The laughing Buddha is a familiar icon with one of the most well-known traditions being to rub the belly of his statue for good luck. But there's more to the legend of the laughing Buddha than his current kitschy image. If we look deeper into his story, we find a long historical and cultural tradition stemming from Japan and China.
He is also known as Hotei in Japanese and Budai in Chinese and is one of the seven gods of good fortune who have origins in Buddhism, Taoism and Shinto. Even though he is believed to attract wealth, his legend begins in the 10 century as somewhat of a hobo Buddhist monk who was known for traveling the countryside spreading his Zen attitude.
He carried a bag with him everywhere he went. Some legends say he filled it with whatever he found in his travels while others say his bag was empty. But his full bag is what may have led him to be seen as a symbol of prosperity and luck. In the 15 century, the seven lucky gods became popular with Japanese merchants and his association with business has continued to this day.
He's been depicted in various art forms often as a cheerful, rotund, barely robed, balding man either seated or standing with his bag over his shoulder. He's said to be the incarnation of the god Miroku Bodhisattva, a deity who among other titles is called the Lord of Tusita Heaven who will bring salvation to all sentient beings.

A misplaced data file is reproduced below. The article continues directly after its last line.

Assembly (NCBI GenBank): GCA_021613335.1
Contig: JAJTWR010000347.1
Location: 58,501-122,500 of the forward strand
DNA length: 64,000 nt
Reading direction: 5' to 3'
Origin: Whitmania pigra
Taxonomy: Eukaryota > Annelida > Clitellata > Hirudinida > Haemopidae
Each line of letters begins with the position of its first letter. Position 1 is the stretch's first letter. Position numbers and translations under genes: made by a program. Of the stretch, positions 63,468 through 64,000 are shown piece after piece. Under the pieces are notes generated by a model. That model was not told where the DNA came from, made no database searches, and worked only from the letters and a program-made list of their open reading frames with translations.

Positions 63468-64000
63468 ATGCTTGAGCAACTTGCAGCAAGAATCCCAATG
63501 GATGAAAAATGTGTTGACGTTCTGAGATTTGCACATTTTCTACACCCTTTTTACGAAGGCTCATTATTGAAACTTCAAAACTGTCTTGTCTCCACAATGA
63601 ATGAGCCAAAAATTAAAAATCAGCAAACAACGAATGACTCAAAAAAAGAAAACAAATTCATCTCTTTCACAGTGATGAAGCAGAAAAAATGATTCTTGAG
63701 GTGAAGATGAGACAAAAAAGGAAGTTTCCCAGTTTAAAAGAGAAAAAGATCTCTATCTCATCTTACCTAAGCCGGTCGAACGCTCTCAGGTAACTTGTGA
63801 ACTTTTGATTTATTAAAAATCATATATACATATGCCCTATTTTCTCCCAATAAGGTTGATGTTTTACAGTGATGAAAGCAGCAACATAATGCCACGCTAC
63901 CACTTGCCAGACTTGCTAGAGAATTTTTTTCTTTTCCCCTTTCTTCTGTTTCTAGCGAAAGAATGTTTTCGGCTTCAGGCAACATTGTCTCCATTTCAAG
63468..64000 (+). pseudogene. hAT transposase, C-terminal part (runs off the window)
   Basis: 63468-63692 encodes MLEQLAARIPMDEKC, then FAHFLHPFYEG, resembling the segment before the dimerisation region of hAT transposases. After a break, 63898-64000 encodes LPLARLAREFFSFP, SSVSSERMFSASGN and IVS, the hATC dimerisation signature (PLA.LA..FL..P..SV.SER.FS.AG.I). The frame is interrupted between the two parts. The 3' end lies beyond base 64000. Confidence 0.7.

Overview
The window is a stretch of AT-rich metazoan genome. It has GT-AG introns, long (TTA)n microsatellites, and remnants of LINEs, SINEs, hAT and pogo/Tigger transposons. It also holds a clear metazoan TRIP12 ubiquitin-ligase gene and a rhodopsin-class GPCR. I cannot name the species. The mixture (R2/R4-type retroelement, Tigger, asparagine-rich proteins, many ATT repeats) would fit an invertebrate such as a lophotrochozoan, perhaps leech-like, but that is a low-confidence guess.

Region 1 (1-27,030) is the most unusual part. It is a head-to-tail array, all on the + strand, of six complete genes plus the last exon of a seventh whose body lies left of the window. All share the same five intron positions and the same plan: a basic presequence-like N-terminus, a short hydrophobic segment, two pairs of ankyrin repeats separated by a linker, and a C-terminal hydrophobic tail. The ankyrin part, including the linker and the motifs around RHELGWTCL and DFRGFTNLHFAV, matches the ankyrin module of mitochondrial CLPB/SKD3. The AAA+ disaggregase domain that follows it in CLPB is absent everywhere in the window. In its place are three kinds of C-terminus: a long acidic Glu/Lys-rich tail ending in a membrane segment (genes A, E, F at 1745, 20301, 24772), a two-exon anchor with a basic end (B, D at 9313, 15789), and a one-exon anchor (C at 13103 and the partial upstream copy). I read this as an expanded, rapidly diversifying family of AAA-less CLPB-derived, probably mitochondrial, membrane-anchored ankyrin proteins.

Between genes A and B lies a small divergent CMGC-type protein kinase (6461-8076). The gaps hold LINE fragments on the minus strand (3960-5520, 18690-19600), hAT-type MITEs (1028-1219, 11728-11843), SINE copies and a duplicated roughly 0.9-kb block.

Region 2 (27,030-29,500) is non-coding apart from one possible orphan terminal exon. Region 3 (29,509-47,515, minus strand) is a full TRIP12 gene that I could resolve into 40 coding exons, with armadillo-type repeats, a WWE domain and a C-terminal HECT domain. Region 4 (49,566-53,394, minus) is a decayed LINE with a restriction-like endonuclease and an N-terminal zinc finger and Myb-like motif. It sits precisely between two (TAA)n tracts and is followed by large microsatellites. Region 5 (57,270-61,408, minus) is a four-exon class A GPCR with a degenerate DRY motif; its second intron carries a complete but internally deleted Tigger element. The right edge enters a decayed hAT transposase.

But why does he laugh and is that part of his luck tradition? He laughter may be due to the fact that he's also the god of contentment and happiness. His happy-go-lucky Zen hobo/monk identity certainly fits here. His bag is always full of food for the needy and he's forever cheerful and laughing. He's a guardian of children and sometimes he would give them other treasures from his bag besides food. He's sometimes seen holding a fan, which is said to grant wishes. His image is very popular as a garden statue to attract happiness and good fortune to the home.
Today, you may see a laughing Buddha statue sitting near the door or in offices of businesses placed by people who revere him as a god or teacher, as well as those without any ties to Buddhism. He's known as the patron saint of restaurant owners and bartenders which is why you'll often see him in these establishments, even as a tiny little statue tucked away by the cash register. Much like other luck symbols from different cultural traditions, this jovial fellow made his way into the stable of icons that gamblers, business owners, sweepstakers and anyone who believes visual charms give them a lucky edge like to keep on hand to increase and maintain their flow of prosperity and happiness.
Hotei. JAANUA, 2001. http://www.aisf.or.jp/~jaanus/deta/s/shichifukujin.htm
Schumacher, Mark. Hotei - God of Contentment & Happiness. GODS of Japan, A-to-Z Photo Dictionary of Japanese Buddhist and Shinto Deities, 1995-2013. http://www.onmarkproductions.com/html/hotei.shtml